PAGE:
Feature : Patsy and Rob

Charolais cattle are renowned for producing cattle to big weights but they are also noted for producing some of the most efficient beef in the world being the ultimate terminal sire for many.

“There is nothing to beat the Charolais when it comes to growth and weight gain,” said Michael Durno who breeds both Charolais and Simmental cattle at Auchorachan, Glenlivet, alongside his father Leslie, wife Morag and their family, Craig who works in a local distillery and Emma who is at Glasgow University.

“Simmentals come pretty close to reaching the weight gains but a Charolais will always come out tops when you take in deadweight and killing out percentages,” he added.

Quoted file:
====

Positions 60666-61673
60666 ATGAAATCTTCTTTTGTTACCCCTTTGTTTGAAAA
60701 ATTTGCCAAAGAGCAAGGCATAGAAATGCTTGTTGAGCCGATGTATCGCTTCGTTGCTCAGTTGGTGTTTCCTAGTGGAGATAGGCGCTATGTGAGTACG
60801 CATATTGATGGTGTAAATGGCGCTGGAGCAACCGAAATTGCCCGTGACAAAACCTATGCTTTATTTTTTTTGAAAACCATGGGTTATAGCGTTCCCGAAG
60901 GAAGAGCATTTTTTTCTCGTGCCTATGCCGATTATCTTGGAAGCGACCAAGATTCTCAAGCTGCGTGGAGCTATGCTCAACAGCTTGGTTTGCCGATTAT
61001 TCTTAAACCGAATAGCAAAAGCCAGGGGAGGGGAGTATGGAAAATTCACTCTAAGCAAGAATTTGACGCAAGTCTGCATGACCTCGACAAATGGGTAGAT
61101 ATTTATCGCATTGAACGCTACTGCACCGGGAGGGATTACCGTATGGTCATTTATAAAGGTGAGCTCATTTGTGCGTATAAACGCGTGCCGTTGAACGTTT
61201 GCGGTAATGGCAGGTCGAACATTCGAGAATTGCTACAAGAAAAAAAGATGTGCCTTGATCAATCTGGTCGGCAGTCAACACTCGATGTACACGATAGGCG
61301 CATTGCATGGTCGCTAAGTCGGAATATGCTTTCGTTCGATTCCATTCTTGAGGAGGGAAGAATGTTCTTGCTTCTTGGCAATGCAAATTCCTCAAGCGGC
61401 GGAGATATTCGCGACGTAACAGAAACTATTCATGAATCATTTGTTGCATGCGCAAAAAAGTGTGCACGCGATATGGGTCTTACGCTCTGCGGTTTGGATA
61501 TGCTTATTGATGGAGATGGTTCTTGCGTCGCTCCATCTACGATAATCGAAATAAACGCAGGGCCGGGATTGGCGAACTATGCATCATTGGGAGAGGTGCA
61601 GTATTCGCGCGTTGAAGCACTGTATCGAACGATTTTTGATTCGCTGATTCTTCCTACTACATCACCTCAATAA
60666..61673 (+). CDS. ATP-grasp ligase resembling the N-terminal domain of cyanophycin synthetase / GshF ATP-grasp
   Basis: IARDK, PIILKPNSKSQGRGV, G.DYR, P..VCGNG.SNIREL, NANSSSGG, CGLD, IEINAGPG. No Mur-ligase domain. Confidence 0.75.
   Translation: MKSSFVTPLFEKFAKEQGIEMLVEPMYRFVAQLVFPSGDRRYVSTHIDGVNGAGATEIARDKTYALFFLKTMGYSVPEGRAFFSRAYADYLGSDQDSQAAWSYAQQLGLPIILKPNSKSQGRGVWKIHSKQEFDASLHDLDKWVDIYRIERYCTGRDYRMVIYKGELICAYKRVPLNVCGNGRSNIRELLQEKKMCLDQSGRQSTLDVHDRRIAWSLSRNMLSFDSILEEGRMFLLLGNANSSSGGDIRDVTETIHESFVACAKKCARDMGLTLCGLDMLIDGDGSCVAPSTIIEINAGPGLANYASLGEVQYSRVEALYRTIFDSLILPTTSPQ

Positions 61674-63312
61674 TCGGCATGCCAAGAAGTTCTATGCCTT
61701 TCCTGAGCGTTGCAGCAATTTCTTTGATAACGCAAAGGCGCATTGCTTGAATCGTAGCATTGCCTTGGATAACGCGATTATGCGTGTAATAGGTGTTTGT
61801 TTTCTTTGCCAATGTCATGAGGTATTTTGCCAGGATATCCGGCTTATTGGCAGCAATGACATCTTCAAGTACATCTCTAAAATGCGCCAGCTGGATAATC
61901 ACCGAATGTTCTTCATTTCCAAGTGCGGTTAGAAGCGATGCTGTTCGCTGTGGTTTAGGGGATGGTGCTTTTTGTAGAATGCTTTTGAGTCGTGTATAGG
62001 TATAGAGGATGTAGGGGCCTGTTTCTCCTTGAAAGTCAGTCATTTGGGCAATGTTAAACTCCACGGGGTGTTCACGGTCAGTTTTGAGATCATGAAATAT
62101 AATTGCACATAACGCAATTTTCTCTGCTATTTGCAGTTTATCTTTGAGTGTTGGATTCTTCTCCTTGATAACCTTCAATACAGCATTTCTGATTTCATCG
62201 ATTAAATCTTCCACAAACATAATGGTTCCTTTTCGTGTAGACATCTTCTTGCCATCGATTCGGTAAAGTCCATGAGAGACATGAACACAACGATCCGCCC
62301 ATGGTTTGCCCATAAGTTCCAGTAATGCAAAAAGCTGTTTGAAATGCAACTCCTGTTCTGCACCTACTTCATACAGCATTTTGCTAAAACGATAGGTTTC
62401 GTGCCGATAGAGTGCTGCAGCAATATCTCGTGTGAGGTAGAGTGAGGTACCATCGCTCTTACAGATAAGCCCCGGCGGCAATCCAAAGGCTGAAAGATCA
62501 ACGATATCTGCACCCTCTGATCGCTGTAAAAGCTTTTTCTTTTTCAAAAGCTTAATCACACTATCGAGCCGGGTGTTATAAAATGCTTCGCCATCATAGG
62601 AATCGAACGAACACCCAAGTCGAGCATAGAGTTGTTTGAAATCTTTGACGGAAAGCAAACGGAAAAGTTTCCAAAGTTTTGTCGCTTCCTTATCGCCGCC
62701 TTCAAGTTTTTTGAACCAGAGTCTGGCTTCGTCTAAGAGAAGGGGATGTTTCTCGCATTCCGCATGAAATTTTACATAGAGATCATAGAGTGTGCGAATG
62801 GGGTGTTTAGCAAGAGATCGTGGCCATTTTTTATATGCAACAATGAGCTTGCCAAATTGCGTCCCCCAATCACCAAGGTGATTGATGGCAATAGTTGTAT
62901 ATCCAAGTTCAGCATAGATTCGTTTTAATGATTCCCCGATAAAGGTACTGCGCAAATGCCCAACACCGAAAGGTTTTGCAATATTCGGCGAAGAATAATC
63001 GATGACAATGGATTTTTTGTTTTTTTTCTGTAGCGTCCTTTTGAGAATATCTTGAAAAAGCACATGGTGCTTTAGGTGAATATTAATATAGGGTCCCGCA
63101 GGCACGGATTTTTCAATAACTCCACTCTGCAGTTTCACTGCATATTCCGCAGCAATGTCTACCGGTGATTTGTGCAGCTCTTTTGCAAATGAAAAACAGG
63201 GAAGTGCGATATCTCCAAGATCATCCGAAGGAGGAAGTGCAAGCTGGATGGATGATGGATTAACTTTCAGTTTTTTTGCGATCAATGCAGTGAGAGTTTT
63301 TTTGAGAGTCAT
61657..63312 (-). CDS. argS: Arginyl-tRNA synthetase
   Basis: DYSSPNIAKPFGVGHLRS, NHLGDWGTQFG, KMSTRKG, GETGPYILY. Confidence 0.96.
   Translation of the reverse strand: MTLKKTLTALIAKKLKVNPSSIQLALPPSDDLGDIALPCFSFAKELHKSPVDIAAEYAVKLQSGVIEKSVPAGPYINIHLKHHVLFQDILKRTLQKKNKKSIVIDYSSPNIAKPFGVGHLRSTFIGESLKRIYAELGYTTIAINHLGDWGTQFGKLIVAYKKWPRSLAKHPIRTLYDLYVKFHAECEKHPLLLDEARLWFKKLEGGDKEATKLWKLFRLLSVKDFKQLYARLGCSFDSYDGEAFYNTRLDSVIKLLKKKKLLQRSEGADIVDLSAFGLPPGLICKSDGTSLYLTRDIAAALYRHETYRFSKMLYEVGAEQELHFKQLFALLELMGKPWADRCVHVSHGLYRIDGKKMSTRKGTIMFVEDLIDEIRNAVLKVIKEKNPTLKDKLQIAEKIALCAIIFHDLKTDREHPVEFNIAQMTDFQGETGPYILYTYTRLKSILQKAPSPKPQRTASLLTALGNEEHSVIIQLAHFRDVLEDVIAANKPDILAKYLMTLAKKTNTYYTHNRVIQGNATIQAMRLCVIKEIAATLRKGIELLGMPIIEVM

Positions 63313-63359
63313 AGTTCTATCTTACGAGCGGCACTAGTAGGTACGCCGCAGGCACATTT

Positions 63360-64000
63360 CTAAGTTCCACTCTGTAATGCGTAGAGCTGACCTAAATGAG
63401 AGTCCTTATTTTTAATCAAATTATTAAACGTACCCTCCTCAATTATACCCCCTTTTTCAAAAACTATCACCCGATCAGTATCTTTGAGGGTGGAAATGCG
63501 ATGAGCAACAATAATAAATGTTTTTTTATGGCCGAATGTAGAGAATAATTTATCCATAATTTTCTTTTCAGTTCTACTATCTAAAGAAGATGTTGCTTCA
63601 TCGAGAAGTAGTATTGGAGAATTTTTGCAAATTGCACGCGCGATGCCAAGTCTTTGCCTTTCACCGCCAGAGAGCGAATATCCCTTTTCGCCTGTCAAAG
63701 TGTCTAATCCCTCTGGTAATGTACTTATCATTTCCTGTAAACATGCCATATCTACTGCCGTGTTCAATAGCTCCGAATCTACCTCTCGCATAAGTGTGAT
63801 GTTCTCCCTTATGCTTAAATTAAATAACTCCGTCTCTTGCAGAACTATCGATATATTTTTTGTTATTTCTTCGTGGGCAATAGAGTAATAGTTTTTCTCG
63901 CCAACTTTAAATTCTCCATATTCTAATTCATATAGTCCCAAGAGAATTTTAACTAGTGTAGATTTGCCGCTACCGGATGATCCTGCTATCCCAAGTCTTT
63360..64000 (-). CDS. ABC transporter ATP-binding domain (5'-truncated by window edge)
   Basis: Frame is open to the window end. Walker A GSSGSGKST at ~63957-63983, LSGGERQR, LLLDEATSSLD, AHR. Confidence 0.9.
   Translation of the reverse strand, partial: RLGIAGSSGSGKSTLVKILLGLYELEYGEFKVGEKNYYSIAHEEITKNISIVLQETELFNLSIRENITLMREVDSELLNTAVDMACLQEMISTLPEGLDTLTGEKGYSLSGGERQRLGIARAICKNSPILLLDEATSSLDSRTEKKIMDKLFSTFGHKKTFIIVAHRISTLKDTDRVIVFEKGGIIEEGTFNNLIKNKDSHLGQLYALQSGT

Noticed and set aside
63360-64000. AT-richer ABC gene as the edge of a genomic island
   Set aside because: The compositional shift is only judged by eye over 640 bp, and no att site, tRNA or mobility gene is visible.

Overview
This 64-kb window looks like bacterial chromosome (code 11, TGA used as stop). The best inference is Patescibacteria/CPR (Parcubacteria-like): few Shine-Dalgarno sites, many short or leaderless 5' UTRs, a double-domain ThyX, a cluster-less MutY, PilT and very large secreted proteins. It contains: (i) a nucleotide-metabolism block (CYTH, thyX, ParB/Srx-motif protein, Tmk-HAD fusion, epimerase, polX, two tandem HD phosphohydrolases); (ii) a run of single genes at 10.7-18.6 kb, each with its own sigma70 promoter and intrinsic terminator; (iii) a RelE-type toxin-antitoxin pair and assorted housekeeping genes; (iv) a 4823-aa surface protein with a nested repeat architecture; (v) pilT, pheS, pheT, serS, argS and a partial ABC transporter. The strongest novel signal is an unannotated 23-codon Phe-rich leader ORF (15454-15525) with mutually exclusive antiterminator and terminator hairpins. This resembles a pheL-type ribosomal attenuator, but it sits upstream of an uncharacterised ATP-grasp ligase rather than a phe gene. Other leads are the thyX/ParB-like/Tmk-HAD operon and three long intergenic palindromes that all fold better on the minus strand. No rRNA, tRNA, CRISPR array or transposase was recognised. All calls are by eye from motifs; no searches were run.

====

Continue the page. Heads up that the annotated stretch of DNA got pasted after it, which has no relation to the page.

To get the best of both worlds, Michael relies on the two breeds with the Simmental making up the bulk of this 110-cow autumn-calving herd and the 50 head that calve over two slots between January and February and then again in April/May.

All bullock calves are sold store at a year old through Aberdeen and Northern Marts’ Thainstone Centre, with the Charolais crosses not only regularly producing the top awards but also several of the lead prices. The best of the Simmental cross heifers are kept for replacements, with the remainder meeting a ready demand and sold privately for breeding at a premium.

At Thainstone’s sale at the start of the month, Auchorachan not only won the award for the best pair of stots but also bagged the red, white and blue sashes for the top pen of four heifers and lead pen of four bullocks.